at about 11.00 a.m. on 24th December, 1995. Post- mortem examination was conducted at 10.00 a.m. on 25th December, 1995.
the brain matter, nothing else was found. The post-mortem report purported to
have been seized bore the name and address of the deceased.
the receipt of the post-mortem report, a First Information Report was lodged on
26th December, 2005 by the Officer Incharge.
and Gautam were arrested. At the behest of the appellant, recovery of a knife
is said to have been made.
learned trial court as also the High Court, on analysing the materials brought
on records by the prosecution, found the following circumstances as against the
appellant to record a judgment of conviction against him.
Last seen together with the deceased on 19th December, 1995 ;
Extra judicial confession said to have been made before PW.3, Vimalbai ;
Discovery of bloodstained clothes from the house of the accused.
Discovery of a knife at the behest of the accused from thorny shrubs situate
near the scene of the offence.
Original accused No.2, Gautam was, however, acquitted.
Only a skeleton was recovered. Moot question, therefore, is as to whether
within a period of 4-5 days, a dead body could be skeletonised.
is nothing on record to show that vultures or other animals ate away parts of
the dead body. Had that been so the same would have been noticed by PW-1 and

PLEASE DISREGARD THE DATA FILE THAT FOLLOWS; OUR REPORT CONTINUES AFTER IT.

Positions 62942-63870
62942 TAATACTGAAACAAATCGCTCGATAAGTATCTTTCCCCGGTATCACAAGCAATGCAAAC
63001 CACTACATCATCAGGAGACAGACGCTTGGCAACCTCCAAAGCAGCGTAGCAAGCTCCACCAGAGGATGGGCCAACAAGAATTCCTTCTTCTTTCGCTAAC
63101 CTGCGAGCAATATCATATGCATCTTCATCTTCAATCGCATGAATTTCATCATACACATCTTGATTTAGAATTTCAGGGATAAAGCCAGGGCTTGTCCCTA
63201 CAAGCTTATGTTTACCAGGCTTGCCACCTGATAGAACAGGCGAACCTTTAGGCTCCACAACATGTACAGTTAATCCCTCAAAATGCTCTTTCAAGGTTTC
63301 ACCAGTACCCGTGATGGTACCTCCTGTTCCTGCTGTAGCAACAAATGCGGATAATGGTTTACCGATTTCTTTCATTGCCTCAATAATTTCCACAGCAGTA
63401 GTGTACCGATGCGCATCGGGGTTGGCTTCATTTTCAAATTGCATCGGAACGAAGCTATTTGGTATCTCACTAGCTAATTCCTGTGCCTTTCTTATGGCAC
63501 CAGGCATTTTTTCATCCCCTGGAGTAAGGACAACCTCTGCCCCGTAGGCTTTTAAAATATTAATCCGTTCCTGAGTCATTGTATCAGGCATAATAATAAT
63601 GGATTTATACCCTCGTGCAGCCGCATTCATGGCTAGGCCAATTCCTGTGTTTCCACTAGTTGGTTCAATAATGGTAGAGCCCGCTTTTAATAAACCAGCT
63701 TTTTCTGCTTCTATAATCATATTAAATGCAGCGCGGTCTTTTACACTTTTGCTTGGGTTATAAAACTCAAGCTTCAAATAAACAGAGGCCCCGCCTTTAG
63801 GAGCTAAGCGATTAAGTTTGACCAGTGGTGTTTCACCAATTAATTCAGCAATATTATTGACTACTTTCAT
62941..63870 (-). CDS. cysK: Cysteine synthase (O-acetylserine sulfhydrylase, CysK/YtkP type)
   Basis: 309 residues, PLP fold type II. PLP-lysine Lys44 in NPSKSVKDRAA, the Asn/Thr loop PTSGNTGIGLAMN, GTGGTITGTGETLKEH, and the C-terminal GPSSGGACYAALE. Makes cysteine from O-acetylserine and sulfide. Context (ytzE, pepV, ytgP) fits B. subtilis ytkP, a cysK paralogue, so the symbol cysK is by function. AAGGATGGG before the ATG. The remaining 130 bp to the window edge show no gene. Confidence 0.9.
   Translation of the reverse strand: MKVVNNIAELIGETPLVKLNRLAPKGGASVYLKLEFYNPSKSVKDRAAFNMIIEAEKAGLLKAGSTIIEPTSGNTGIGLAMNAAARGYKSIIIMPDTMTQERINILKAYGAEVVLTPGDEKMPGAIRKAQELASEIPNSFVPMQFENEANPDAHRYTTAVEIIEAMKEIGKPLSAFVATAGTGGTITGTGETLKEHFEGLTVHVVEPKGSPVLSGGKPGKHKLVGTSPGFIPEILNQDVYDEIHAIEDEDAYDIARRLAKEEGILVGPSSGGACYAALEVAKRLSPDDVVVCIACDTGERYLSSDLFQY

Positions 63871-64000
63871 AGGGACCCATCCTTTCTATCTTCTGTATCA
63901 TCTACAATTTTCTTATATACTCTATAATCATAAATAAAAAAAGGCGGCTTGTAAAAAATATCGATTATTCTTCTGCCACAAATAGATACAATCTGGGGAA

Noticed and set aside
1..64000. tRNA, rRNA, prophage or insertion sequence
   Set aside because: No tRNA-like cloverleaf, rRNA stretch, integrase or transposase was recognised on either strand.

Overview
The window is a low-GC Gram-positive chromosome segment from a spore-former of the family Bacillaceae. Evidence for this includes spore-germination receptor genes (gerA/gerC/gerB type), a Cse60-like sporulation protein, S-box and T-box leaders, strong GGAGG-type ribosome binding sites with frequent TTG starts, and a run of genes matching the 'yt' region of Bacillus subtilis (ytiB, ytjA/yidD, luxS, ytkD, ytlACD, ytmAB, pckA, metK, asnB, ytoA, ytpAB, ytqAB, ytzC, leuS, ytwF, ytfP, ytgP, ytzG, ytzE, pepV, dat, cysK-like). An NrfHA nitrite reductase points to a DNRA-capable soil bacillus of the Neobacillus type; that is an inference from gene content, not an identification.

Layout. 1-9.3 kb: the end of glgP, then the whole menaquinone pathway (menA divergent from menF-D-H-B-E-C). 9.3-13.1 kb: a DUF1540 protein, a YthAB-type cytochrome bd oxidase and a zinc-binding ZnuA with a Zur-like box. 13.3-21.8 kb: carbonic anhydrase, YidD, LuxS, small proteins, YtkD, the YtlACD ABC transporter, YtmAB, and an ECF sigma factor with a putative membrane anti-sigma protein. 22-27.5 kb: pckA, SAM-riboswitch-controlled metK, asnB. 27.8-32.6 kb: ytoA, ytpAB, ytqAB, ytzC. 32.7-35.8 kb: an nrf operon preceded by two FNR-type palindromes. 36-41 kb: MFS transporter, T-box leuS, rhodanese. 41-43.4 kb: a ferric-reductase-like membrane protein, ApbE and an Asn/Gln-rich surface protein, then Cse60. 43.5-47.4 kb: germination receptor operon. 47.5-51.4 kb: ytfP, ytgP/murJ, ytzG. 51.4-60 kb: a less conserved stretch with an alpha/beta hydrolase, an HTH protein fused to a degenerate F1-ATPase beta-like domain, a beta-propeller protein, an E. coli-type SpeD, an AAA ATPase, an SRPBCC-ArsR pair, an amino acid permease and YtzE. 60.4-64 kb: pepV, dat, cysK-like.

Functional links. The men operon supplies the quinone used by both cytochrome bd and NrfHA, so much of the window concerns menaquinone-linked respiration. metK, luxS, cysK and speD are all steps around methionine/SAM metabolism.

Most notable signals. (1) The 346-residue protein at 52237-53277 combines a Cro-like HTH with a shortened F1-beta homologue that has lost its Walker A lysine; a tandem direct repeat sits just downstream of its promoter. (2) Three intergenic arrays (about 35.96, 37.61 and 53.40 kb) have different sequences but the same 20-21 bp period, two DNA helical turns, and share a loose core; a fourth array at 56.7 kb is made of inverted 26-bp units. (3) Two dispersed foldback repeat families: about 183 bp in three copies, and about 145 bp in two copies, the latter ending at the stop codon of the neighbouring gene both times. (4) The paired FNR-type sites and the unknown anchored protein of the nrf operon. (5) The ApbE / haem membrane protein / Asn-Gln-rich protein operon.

his brother as well as by the Investigating Officer. At least it would have
found some mention. All parts of the dead body including small intestine were
missing. The dead body was lying in an open field at least for four days. How
apparels and cloths purported to be belonging to the deceased had been found
near the dead body separately is beyond any comprehension. If he was killed by
using a hard and blunt substance on his head as it appears from the post-mortem
report, portion of the clothes of the deceased would still be found over the
skeleton and not at a distance from it.
dead body was eaten away by vultures or other animals the garments would have
also been found in torn condition and beyond recognition. In this situation the
evidence that the garments have been recognized by the mother and wife of the
deceased, for the purpose of identification of the dead body to be that of the
deceased, cannot be accepted.